Week 2 of the Love and Marriage Blog Series: Tough times in marriage.
We've all been there. Its not easy, blending two lives, two families, two cultures even. And the main thing I have learned about hard times in marriage is how you respond to them. There are so many times that I have thought things were so hard. I now look back and see that these were the things that made me, made us. These are the things that made us strong. Made us cling to one another.
My first test in marriage started early. Just after the honeymoon. Wait?... I hear you saying, the first year of marriage should be the best, right? For me, the first year of marriage started out moving. Changing. Leaving. All of my family, friends, comfort zone, warm weather, palm trees and white beaches. We came home from our honeymoon and spent the next few days packing. At the age of 20 this was a new and exciting adventure. Starting our married life in a new place, new part of the country, in our new apartment together. And it was fun. It was exciting. And it was one of the hardest times of my life. I remember being so lonely. Missing my family so much. And trying so hard to fit in in my new world. But looking back I think this first year was the cornerstone. The foundation that truly defined me as a person. As an individual and as a married woman. It made me find my independence and it created the separation of being a daughter to being a wife. Of leaving your father and mother and clinging to my husband. It taught me to trust, even when it wasn't easy or natural.
From this first year, we moved into starting a family. Our sweet Jayden was born just 5 days after our first anniversary. We had moved into our first home. Survived our first winter in Ohio and had become parents. I stopped working and started keeping a little boy so I could be with Jayden all the time. We had the usual struggles. Financial. Little fights and arguments. Married stuff.
But in May of 2005, our lives were turned upside down. I was 6 months pregnant with Evan and we had just learned that Jarrod's brother had committed suicide. It's a time I have only blogged about once. The family business as we knew it, crumbled. Our livelihood. Everything once again moved. Changed. I watched my husband grieve and felt completely helpless. It's a time I still look back on and see with blurred vision. I feel like I pulled away here. I didn't know how to help him. I felt like conversation was gone. Like the true relationship was gone. Even though we rarely spoke about it, I knew my husband was struggling and there was nothing I could do.
After a year, Jarrod decided to break out of the family business and start a car lot. He needed change. He needed a break from family and the cloud that covered the business. After years of buying cars at an auction and selling them on the side, he decided to go into it full time. A year and a half later, we combined forces with my parents, moved to south Georgia, and went into wholesaling. It was 2007. We spent that year building our business and a year later, the economy crashed.
We stuck it out as long as we could. We welcomed our little Avery in 2009 and shortly afterwards, had a pile of medical bills from an accident that Evan had. We also still had our first house in Ohio. We had spent a year with in and out tenants, an eviction that cost thousands and several months without rent. Between not having health insurance, the rental property and trying to wait out the economic crash, we were financially drained. The stress on our marriage was getting harder and harder to overcome. We had both, at times, even searched out divorce attorneys. "It will be easier", I told myself, "Split everything and move on. Jarrod can move back to Ohio and I will stay here with my parents."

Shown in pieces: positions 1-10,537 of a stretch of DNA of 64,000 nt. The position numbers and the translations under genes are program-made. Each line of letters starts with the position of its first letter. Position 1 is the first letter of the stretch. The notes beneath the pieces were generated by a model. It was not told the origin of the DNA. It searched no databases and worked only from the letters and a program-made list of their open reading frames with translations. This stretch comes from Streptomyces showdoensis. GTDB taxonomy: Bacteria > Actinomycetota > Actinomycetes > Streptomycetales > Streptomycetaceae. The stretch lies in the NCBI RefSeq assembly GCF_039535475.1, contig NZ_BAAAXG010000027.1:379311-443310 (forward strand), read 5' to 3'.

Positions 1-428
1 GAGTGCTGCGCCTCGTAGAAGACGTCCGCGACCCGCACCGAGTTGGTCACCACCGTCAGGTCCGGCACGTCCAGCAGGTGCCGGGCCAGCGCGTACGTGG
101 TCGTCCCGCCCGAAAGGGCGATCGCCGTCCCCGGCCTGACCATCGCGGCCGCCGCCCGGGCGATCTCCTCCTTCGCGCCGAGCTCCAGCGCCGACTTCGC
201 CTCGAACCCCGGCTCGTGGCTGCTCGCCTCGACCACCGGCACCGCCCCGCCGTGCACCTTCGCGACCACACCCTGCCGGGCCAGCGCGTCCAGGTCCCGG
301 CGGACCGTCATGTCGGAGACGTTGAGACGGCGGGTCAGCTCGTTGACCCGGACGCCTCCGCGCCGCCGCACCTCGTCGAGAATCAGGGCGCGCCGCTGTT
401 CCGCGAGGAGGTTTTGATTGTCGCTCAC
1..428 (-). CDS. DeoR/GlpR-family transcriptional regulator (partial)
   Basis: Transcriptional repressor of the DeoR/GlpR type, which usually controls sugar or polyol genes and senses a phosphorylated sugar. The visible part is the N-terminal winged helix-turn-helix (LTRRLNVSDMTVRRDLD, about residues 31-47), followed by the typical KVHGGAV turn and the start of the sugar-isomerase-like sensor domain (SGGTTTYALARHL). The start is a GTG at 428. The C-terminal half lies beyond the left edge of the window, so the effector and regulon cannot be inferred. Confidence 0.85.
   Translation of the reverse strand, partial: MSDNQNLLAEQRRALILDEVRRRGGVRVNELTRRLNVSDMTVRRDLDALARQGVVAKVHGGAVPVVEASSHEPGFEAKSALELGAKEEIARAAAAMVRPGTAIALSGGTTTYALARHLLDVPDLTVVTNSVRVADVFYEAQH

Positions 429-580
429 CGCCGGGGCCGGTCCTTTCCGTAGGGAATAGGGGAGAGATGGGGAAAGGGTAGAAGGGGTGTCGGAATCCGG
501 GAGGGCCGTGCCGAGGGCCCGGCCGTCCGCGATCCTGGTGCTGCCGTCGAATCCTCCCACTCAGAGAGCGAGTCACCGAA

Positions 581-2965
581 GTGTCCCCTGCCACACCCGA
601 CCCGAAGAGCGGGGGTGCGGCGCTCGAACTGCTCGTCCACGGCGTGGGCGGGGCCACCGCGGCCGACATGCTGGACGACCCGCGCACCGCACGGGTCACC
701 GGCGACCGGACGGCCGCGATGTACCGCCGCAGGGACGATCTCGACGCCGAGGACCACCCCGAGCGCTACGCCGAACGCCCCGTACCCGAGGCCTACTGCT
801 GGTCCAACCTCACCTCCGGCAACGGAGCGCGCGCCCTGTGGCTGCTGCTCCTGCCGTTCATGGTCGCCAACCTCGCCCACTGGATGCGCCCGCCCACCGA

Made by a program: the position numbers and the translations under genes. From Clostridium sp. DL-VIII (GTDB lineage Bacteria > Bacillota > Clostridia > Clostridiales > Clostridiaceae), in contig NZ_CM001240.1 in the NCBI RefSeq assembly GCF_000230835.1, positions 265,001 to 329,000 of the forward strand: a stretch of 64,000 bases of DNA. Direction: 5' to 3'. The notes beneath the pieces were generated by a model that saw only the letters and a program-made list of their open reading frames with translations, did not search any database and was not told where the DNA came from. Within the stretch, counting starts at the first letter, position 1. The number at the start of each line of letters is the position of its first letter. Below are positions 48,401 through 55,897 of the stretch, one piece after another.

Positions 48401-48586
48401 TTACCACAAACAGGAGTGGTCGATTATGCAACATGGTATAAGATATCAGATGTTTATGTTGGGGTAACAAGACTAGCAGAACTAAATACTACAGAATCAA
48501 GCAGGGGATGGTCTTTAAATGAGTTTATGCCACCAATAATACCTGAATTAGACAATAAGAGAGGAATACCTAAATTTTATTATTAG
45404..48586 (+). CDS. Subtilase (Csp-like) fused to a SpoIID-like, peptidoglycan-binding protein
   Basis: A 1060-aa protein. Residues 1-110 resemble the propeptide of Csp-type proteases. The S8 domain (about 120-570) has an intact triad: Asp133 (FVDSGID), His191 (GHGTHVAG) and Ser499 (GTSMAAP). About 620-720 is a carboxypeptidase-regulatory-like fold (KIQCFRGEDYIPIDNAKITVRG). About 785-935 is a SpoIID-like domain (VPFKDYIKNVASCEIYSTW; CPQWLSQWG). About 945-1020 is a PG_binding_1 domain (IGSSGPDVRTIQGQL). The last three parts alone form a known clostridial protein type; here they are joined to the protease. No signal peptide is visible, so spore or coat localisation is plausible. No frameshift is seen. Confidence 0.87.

This is where the decision comes in. This is fight or flight. Moving back somewhere that you really don't want to live and doing something that you really don't want to do. Leaving family and friends, once again. Uprooting your children, once again. But it's not about the here and now. It's about the long run. Looking to the future. Fighting for what you believe in. Unfortunately, for some marriages, this always takes both people. Thankfully, in mine, we were both willing. We went into marriage believing divorce was not an option. We believe that marriage is worth fighting for. And we believe that for better or worse, richer or poorer, in sickness and in health, we will stand by each others side.
So, in January 2011, we packed up and moved back to Ohio. We both took jobs back with his family's rebuilt company, determined to get ourselves back on our feet and our marriage back to thriving.
We celebrated our 10th anniversary in June and took our first mini vacation with just the two of us. And I feel blessed to say that I'm more in love today than I was when we took our vows 10 years ago. And as I look back, I marvel at God's grace. We're still married. We have 4 healthy, happy children. We never missed a meal. We didn't lose our house. As a matter of fact, we never missed a payment - on anything. Do we still fuss? Sure. Petty fights? You bet. But we are so blessed and so much stronger because of it all.
In all of this I have decided that it's not the hard times that makes or breaks us. It's the decision we make during those times. The decision to cling or pull away. The decision to stay or run. To allow the time to refine us or to allow it to chip away at us. It's not always the easy route but believe me, its well worth the fight.